Figure 6: Drawing a collision shape (left) and the final shape covering your sprite (right).

Congratulations! No more warning icons. Your turret now has a shape that can collide and be collided with. Let's just give it something to collide with. The turret's enemies are the aliens you can see in Figure 7. To incorporate them into your game, click on the + symbol over the central workspace to create a new scene and add an Area2D node as the top node. Rename the node Enemy and press Ctrl+S to save everything as Enemy.tscn.

Figure 7: Your player's enemies: skully, cthulhy, and medussy (from top to bottom).

Add an AnimatedSprite node under Enemy. As all the enemies will behave in the same way, you can add all the animations from Figure 7 to the same node (Figure 8). To load in the skully frames, proceed like you did with the turret. Then, click on the New Animation button (Animations dock, top left) and add in cthulhy and then repeat the process for medussy. This time you do want the animation to loop, so make sure the Loop switch is on. The default FPS speed of 5 is fine.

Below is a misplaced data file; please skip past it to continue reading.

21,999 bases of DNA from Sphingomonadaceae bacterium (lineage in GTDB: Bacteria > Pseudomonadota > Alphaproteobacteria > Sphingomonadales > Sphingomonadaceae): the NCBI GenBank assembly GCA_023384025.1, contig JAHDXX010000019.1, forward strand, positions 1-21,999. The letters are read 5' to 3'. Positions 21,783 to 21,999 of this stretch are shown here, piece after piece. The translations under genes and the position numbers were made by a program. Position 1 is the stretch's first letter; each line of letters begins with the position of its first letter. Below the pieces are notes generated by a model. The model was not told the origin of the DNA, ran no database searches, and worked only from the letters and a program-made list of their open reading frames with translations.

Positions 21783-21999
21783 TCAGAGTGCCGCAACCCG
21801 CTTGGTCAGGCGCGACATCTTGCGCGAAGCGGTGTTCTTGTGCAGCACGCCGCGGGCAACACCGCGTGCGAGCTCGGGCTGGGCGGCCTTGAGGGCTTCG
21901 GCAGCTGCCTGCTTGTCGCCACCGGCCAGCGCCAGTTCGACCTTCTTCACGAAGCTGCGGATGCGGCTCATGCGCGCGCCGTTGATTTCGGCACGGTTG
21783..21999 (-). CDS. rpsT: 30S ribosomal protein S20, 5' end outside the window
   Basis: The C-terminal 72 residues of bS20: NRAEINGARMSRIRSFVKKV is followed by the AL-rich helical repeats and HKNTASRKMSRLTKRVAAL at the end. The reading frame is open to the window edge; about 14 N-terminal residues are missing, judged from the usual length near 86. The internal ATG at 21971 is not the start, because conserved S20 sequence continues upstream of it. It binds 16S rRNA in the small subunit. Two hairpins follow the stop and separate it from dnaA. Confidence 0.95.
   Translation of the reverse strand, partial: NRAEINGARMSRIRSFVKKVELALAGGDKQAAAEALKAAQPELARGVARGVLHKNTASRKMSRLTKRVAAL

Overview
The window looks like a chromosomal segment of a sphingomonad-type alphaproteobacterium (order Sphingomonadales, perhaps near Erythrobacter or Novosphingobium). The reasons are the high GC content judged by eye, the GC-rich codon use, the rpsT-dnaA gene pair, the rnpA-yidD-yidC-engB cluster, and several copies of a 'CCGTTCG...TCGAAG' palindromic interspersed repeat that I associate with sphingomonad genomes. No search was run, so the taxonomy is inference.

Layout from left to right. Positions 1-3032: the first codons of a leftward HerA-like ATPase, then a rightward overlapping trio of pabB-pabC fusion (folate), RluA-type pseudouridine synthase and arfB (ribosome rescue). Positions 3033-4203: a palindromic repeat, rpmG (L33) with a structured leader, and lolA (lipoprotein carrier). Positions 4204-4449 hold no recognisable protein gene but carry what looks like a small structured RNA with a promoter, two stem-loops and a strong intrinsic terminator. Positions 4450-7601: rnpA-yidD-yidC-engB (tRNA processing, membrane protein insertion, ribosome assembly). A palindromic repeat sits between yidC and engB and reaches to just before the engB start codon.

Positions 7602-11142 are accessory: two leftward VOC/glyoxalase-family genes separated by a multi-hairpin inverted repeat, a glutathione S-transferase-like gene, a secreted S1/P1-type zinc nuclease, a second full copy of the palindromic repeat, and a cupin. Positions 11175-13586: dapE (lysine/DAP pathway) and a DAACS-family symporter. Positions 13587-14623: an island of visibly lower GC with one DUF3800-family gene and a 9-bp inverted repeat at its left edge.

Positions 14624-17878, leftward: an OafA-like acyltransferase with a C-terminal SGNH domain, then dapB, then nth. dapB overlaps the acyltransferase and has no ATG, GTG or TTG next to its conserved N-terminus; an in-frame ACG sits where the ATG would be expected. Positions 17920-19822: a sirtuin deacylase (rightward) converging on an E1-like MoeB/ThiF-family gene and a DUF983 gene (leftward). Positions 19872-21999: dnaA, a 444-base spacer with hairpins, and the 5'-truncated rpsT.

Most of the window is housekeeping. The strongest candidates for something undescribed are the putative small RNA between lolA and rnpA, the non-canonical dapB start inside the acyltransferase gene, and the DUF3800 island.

Figure 8: As all the enemies behave in the same way, you can load all three animations into the same AnimatedSprite node.

In the Inspector dock, you can choose which animation to preview in the Animation drop down. Clicking the Playing checkbox will play the animation on a loop so you can check that everything is working correctly.